FIG. 1 is a diagram showing a conventional disk drive;
FIG. 2A is a diagram of a conventional disk tray;
FIG. 2B is a diagram of a conventional disk tray with its bottom part facing toward a viewer;
FIG. 2C is an enlarged diagram of the disk tray in FIG. 2B showing that a through-hole is located on the disk tray;
FIG. 3 is an exemplary embodiment of first noise absorbent 6 and housing 5 with its inner structure facing toward a viewer;
FIG. 4A is a diagram showing a disk tray in accordance with an exemplary embodiment of the present invention;
FIG. 4B is a diagram of a disk tray with its bottom part facing toward a viewer in accordance with an exemplary embodiment of the present invention;
FIG. 4C is an enlarged diagram of the disk tray in FIG. 4B showing that a through-hole is located on the disk tray; and
FIG. 5 is another exemplary embodiment of the present invention.
 For reducing running noise in a disk drive, the present invention provides several embodiments in conjunction with the accompanying drawings. FIG. 3 to FIG. 5 are diagrams showing the components in the disk drive for illustrating embodiments of the present invention.
FIG. 3 is a diagram showing housing 5 and first noise absorbent 6. Inner space 51 accommodates disk tray 2. First noise absorbent 6 is disposed in an inner part of housing 5 and the inlet of inner space 51. First noise absorbent 6 is used for absorbing noise generated due to airflow. The first noise absorbent 6 may be a sponge, a cloth made by fiber, or the like. The location of first noise absorbent 6 is decided by the specific demand. In the present invention, as a user operates the disk drive in front of it, the location of first noise absorbent 6 is near the front side of the disk drive. First noise absorbent 6 is adhered on an inner part of housing 5 and near the exit to disk tray 2, or is adhered on a front side of disk tray 2. Thus, noise is absorbed by first noise absorbent 6 and is reduced to a lower level.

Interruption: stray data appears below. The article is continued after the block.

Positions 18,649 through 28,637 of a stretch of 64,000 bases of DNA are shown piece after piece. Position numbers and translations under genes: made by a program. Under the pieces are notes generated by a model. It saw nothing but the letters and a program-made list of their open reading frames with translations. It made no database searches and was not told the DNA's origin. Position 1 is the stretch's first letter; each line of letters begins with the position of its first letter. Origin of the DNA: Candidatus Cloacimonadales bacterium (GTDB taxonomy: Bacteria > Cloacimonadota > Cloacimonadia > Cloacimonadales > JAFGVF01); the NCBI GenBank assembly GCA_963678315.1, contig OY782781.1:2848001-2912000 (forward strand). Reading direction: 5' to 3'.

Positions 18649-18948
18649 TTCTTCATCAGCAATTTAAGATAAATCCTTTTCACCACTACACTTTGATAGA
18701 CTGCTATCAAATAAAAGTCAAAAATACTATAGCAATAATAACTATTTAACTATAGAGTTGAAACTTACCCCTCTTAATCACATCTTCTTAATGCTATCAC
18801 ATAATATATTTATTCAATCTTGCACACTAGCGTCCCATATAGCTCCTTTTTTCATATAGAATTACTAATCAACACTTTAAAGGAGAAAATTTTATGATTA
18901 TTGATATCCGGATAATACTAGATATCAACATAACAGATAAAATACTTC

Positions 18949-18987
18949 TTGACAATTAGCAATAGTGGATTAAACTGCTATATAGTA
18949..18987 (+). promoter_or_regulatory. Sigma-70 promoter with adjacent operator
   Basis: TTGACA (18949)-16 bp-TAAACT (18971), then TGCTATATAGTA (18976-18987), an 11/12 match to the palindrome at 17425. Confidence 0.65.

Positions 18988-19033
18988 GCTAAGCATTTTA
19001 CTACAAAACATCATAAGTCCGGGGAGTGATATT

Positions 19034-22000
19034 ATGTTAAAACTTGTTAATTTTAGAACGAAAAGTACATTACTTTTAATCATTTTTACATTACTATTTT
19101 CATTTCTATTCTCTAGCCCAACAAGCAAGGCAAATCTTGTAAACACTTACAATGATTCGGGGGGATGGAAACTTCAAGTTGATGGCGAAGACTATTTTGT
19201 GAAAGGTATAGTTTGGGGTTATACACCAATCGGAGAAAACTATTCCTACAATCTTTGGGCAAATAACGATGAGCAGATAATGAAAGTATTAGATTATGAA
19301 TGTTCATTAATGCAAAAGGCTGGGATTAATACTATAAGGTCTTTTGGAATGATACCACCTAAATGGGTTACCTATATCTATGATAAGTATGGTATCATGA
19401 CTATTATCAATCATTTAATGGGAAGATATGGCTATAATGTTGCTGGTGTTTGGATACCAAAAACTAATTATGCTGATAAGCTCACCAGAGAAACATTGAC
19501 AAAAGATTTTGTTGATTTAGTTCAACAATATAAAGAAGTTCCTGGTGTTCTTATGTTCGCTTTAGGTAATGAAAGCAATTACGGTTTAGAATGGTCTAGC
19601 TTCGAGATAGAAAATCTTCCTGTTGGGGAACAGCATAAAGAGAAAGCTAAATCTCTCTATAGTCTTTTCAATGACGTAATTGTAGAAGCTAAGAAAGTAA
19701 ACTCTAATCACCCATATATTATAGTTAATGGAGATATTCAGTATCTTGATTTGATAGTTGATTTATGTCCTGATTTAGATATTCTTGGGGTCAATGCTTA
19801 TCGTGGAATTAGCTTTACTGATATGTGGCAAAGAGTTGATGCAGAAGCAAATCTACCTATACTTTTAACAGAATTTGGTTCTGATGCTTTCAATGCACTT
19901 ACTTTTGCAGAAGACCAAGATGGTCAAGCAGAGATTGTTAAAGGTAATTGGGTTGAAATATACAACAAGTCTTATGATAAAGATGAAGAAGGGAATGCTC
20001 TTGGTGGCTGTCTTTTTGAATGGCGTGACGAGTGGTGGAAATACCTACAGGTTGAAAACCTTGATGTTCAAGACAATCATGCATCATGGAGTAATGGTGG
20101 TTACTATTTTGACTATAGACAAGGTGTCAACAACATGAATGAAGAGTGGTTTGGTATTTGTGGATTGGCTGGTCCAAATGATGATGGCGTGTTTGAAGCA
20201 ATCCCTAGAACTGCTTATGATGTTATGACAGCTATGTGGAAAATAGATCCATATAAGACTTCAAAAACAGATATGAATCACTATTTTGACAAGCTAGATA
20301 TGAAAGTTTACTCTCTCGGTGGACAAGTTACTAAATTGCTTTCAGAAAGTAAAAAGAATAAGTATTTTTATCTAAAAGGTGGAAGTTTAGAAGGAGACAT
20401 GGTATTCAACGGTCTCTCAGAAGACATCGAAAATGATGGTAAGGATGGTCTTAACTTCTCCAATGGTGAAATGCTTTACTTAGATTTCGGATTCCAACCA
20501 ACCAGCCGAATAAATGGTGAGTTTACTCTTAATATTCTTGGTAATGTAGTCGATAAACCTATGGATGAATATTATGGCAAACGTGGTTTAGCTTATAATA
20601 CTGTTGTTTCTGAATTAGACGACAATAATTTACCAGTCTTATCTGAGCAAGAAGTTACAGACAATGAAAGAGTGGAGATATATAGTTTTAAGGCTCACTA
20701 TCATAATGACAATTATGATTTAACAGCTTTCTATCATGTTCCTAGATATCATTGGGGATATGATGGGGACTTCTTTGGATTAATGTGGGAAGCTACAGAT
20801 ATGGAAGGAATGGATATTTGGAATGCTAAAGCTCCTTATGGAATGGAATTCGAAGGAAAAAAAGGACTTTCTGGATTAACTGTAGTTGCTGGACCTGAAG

Referring to FIG. 4A, disk tray 2 is used for supporting a disk thereon. Hole 24 located on disk tray 2 allows airflow passing through hole 24. The position of hole 24 is decided by the specific demand. In the present invention, as the user utilizes the disk drive in the front side of it, hole 24 is preferably located on the front-end of disk tray 2.
 Referring to FIG. 3 and FIG. 4A, the combination of hole 24 and first noise absorbent 6 as described above reduces noise substantially to a lower level. Shape and number of hole 24 are decided by the specific demand. For example, FIG. 4A shows an exemplary embodiment in which two holes 24 are located in the front-end of disk tray 2.
 As shown in FIG. 4A, a plurality of hooks 21 are provided on the disk tray 2 for preventing the disk from leaving the receiving space. When hooks 21 are made by the injection modeling process, through-hole 22 is created under each hook 21. Through-holes 22 result in a non-continuous surface on disk tray 2, and the non-continuous surface becomes a source of noise while airflow passing it. For reducing this noise, the present invention provides an exemplary embodiment as shown in FIG. 4B and FIG. 4C. Each through-hole 22 defines a rim, and this embodiment provides wall 25 along the rim of through-hole 22. Wall 25 and hook 21 are in opposite sides of the disk tray 2. As wall 25 guides the airflow into the through-hole 22, noise is reduced to a lower level. Although the higher wall has better noise reduction benefit, the usable space in the disk drive should be considered while determining the height of wall 25.